A Garden of Remembrance

FWCD Partcipates in the 2021 Daffodil Project


Ninth graders plant the daffodil bulbs in the garden during their English class. Photo courtesy of FWCD

Macie Mallick, Co-Editor in Chief

Daffodils: bright, beautiful, yellow flowers that bloom around springtime. However, at Country Day, it is not just their beauty that makes them special. Daffodils have come to symbolize something much larger than a reminder of spring.

According to its mission statement: “The Daffodil Project aspires to build a worldwide Living Holocaust Memorial by planting 1.5 million Daffodils in memory of the children who perished in the Holocaust and in support for children suffering in humanitarian crises in the world today.” 

The project plants daffodils because the flowers’ shape and color represent the yellow stars that Jews were forced to wear during the Holocaust. 

Also according to the project’s website: “Yellow is the color of remembrance. Daffodils represent our poignant hope for the future. They are resilient and return with a burst of color each spring, signifying hope, renewal and beauty. The daffodils also honor those who survived the Holocaust and went on to build new lives after this dark and difficult period.”

Here at Country Day, freshmen participate in the project annually and plant daffodils in the garden next to the field hockey field, building a living memorial for Holocaust survivors. Now, Jessica Tomasic ‘23 helps organize and lead the project in collaboration with the Goldman family, the 9th grade English teachers, and Plant Ops.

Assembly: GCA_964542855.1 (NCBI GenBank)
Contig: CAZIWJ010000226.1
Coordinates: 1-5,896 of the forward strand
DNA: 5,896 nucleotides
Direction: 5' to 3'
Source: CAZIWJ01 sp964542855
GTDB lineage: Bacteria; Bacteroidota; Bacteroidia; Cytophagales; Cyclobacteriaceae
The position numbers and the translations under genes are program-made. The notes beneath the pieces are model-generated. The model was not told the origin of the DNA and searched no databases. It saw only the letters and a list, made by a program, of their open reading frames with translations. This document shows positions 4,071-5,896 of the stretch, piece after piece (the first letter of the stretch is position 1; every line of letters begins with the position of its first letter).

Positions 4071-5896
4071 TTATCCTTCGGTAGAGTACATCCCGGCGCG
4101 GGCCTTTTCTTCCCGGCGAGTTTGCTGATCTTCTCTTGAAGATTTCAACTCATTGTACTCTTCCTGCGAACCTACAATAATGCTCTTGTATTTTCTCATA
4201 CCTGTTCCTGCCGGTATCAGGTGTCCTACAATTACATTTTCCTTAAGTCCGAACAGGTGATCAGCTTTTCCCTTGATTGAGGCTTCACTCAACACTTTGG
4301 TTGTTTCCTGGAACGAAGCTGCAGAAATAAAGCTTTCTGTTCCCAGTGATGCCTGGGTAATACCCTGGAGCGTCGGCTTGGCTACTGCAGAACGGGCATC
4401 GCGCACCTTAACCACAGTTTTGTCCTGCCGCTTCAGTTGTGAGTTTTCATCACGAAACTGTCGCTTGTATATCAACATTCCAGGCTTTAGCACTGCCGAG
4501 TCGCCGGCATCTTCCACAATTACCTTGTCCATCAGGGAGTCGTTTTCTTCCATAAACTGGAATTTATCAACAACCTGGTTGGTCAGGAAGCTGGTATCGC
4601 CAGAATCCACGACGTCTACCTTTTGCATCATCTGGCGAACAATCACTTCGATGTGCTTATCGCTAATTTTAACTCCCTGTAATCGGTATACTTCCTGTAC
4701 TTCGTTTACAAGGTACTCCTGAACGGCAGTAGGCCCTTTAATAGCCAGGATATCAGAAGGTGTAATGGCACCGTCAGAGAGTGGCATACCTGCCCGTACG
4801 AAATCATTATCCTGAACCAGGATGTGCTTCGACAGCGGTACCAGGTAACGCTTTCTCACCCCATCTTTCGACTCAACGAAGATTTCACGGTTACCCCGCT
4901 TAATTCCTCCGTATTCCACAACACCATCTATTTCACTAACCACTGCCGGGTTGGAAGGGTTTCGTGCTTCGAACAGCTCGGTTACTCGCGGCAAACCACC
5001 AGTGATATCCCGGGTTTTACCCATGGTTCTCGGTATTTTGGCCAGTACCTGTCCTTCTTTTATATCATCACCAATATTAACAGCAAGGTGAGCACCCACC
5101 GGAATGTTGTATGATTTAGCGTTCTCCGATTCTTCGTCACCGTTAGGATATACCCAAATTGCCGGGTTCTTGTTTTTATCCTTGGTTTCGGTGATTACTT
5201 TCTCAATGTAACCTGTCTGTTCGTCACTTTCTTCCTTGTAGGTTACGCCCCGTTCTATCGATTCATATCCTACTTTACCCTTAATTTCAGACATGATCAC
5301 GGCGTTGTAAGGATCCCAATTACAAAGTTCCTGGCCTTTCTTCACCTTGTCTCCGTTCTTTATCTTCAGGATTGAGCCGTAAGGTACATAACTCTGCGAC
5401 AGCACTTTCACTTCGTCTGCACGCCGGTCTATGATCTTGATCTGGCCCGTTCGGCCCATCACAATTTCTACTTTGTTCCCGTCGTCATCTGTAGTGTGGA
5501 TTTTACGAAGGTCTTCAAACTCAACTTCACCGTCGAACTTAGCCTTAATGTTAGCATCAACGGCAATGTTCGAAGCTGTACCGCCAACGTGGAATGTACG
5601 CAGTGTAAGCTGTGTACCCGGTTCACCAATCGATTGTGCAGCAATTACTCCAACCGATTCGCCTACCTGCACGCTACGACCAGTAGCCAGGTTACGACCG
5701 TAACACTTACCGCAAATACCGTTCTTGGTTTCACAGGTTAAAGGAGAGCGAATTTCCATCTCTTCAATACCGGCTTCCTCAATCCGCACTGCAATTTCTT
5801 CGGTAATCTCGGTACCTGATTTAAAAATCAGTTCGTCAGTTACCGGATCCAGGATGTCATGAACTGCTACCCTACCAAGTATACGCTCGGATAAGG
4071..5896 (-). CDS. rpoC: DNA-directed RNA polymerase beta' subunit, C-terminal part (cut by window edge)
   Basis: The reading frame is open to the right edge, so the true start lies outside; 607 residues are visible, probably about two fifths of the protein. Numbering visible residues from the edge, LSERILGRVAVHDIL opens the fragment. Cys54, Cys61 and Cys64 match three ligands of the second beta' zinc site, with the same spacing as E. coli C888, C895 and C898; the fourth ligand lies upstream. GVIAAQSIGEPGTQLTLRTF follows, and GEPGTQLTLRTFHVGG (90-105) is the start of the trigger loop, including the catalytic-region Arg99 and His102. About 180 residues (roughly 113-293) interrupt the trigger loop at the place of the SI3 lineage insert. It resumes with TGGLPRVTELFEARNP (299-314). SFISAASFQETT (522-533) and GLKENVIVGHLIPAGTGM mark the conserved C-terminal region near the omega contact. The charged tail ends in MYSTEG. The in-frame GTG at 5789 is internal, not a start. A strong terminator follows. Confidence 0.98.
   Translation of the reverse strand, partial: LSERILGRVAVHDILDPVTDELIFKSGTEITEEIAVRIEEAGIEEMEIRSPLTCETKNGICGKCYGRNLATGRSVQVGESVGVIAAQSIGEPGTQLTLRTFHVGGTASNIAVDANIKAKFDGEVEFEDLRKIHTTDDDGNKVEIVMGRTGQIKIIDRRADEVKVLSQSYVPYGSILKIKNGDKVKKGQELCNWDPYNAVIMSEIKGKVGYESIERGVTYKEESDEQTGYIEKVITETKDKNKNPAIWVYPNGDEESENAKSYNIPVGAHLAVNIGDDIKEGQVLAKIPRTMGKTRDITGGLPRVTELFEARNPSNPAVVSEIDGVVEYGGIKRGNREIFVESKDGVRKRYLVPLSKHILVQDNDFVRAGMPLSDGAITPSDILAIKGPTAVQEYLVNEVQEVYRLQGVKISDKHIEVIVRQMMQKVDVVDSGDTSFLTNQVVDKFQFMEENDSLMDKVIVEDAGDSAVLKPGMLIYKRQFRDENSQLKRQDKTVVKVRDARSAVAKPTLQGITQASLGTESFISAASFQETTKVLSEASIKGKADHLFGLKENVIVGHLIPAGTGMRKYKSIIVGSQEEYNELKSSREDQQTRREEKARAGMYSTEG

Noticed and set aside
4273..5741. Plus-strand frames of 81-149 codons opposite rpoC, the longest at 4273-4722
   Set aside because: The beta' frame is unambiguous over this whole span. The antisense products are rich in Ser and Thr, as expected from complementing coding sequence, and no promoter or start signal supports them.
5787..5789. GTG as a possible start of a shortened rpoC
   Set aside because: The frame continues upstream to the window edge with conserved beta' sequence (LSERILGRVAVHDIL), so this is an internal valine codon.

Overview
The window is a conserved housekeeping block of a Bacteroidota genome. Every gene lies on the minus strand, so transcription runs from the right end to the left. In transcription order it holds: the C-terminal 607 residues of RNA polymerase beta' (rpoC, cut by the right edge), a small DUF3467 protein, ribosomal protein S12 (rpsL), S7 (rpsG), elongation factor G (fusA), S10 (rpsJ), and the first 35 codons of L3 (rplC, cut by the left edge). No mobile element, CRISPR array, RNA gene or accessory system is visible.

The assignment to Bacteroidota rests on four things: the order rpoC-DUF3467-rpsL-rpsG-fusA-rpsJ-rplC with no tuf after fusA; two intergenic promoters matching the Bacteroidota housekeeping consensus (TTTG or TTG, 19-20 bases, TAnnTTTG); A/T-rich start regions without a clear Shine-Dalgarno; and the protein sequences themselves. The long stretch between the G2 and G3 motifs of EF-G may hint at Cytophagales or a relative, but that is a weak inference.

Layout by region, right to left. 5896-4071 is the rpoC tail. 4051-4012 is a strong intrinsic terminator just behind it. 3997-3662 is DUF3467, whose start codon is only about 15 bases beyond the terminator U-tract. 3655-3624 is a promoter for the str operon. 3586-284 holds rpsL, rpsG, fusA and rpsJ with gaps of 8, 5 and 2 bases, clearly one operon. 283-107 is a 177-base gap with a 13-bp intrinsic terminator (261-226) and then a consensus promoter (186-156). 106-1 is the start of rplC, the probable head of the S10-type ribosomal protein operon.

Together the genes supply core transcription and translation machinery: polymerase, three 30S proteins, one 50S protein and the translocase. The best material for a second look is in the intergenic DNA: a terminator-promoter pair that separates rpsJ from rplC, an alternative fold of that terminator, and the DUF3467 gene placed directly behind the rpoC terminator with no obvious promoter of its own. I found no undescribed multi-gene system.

“The Daffodil Project inspired me when I participated as a freshman, so I was more than happy to assist in its continuation when I was asked,” Tomasic said. “Everyone involved, especially Plant Ops and the Goldman family, was extremely patient and helpful while I was figuring everything out.”

She gave a presentation on the project before the freshmen planted the daffodil bulbs on October 14. The plaque at the garden holds the mission statement of the project.

Macie Mallick

The freshmen participate in the project in coordination with their reading of the 1960 memoir, Night by Elie Wiesel. Night is based on Wiesel’s Holocaust experiences with his father in the Nazi German concentration camps at Auschwitz and Buchenwald in 1944-1945. The students will read it in the spring for their English classes.

“I am excited to see the daffodils bloom in the spring while we are reading Night,” Reesie Packer ‘25 said.

The garden by the field hockey field will be full of daffodils later this year. (Macie Mallick)

The FWCD chapter of the organization was started by Grace Goldman ‘18 in 2017, making it the first chapter of the project in North Texas. Since then, TVS has also started a chapter, and Bethel Synagogue has also begun planting daffodils.

“It was a very insightful experience to reach out to various community members and ask for their help with the project,” Goldman said. “It was also just really cool to see the garden come together over the next few months.”

She gave a presentation about her family heritage because her great-grandmother was a Holocaust survivor. It is now supported by the Goldman family. 

“Overall the project was a way for me to honor my heritage while sharing the experience with the Country Day community,” Goldman said. 

The FWCD community will be able to remember those lost in the Holocaust this spring when the beautiful yellow flowers begin to bloom. 

For more information about the Daffodil Project, visit their website at https://www.daffodilproject.net/